Should You Take Digestive Enzymes with Probiotics?

Enzymes are proteins, while probiotics are bacteria (and certain yeasts). Digestive enzymes are generally relegated to supporting your digestive health. Growing studies suggest that probiotics can go beyond your digestive health and help to maintain a variety of components and processes important to your personal health. 

Ultimately, you can take both to help your health and wellness. Both are generally safe with little to no side effects. When combined, the two can work together to maintain good digestion. If you find yourself suffering occasional bloating, gas, and abdominal discomfort, combining regular digestive enzymes and probiotics can help to return some peace to your gut. Whether you go with foods or supplements, make sure you get a diverse blend of enzymes and probiotics to keep your gut happy and healthy.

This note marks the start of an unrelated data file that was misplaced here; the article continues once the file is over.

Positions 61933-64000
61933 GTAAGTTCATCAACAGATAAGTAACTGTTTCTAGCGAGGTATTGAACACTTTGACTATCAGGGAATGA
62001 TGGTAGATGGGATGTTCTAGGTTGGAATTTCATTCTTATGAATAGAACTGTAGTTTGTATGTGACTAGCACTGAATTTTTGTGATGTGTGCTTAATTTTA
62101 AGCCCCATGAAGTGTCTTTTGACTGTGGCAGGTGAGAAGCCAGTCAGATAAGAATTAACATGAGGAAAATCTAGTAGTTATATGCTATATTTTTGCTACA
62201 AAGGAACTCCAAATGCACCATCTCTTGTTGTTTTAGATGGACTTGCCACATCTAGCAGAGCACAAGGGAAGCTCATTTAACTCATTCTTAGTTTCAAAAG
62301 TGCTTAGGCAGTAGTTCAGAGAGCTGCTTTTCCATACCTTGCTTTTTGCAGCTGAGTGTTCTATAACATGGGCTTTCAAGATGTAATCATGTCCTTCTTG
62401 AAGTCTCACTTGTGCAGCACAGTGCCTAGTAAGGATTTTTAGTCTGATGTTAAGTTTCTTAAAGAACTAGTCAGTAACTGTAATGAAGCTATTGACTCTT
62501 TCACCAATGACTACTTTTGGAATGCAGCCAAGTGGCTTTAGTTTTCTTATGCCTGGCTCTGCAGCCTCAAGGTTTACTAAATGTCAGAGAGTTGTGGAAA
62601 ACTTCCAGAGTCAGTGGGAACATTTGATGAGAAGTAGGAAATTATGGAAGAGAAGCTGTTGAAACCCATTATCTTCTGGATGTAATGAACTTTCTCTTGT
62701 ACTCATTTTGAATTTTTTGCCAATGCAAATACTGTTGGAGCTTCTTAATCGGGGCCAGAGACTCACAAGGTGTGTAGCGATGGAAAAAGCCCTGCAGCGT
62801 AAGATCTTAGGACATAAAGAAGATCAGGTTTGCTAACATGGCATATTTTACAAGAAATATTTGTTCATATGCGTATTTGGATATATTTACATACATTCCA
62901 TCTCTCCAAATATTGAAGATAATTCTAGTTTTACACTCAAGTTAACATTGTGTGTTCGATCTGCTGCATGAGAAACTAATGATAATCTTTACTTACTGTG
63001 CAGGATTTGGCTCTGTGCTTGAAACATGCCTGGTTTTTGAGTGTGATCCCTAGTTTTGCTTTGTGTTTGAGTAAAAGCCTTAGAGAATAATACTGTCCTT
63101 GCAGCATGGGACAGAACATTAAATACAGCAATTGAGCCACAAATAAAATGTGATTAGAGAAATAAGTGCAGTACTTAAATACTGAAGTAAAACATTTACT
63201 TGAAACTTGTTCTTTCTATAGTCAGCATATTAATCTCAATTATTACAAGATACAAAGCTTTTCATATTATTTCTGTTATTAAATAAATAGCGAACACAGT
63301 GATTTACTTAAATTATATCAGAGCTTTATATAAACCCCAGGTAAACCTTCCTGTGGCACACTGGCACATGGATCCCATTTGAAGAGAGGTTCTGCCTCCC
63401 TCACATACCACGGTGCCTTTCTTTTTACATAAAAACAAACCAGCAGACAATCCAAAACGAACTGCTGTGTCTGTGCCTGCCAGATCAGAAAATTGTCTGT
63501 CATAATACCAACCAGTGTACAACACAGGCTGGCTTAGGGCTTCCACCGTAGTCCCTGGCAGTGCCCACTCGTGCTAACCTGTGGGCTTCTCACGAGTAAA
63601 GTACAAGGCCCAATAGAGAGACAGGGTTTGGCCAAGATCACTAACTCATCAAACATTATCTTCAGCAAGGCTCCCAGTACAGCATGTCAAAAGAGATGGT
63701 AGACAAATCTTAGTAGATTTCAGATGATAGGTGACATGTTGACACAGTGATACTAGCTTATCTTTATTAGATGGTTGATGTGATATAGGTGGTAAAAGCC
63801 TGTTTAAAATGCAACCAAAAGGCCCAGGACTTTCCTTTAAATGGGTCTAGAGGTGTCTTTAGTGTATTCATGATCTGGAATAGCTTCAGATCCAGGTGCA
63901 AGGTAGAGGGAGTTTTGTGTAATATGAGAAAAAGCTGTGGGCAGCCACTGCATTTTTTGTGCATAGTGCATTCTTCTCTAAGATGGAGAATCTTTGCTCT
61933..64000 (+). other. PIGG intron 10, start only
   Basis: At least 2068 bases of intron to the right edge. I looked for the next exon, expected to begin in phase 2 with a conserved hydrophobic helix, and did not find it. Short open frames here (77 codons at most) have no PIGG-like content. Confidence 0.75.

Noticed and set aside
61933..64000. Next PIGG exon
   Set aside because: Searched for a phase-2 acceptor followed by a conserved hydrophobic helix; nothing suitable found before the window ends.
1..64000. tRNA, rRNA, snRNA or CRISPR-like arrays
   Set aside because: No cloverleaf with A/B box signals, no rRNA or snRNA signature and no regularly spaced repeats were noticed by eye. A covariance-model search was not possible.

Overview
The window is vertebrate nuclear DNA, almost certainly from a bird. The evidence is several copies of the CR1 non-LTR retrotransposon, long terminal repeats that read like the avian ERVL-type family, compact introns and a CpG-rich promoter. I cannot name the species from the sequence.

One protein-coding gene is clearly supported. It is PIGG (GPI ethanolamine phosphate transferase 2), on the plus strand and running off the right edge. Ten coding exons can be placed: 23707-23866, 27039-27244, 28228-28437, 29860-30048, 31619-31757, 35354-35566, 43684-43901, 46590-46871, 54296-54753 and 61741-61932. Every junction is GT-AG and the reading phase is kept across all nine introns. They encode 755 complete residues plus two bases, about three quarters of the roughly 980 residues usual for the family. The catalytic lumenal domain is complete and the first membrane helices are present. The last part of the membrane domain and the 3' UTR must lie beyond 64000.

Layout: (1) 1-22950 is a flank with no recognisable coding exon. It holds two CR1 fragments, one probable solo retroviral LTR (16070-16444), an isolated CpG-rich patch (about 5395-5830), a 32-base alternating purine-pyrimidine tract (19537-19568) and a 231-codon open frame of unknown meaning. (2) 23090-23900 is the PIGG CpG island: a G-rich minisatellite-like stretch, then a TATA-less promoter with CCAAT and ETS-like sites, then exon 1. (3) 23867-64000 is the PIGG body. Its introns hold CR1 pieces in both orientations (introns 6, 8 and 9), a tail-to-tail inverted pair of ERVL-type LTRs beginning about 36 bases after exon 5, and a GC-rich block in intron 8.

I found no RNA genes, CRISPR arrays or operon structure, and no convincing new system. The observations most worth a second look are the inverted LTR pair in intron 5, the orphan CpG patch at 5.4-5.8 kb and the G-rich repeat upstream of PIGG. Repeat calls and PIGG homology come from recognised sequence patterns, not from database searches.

Digestive Enzymes vs. Probiotics - The Differences

What are Digestive Enzymes? 

Your body produces many natural digestive enzymes on its own to help break down food and absorb all the nutrients that they hold. Some of these digestive enzymes come from your mouth, stomach, and small intestine, but the majority of your digestive enzymes are created in your pancreas. When food reaches your small intestine, the pancreas secretes a variety of enzymes, including: 

  • Amylase to break down carbs and starches
  • Lipase to break down lipids (fats)
  • Proteases and peptidases to break down proteins 

Sometimes the body doesn’t produce enough digestive enzymes. This makes it harder for your digestive system to break down food. Not having enough enzymes in the stomach will slow down digestion and the movement of food from your stomach to your intestines. An enzyme deficiency will also cause gas and bloating. Without enzymes, undigested and unabsorbed food makes its way to the microbe-rich environment of the large intestine where it ferments and produces gas.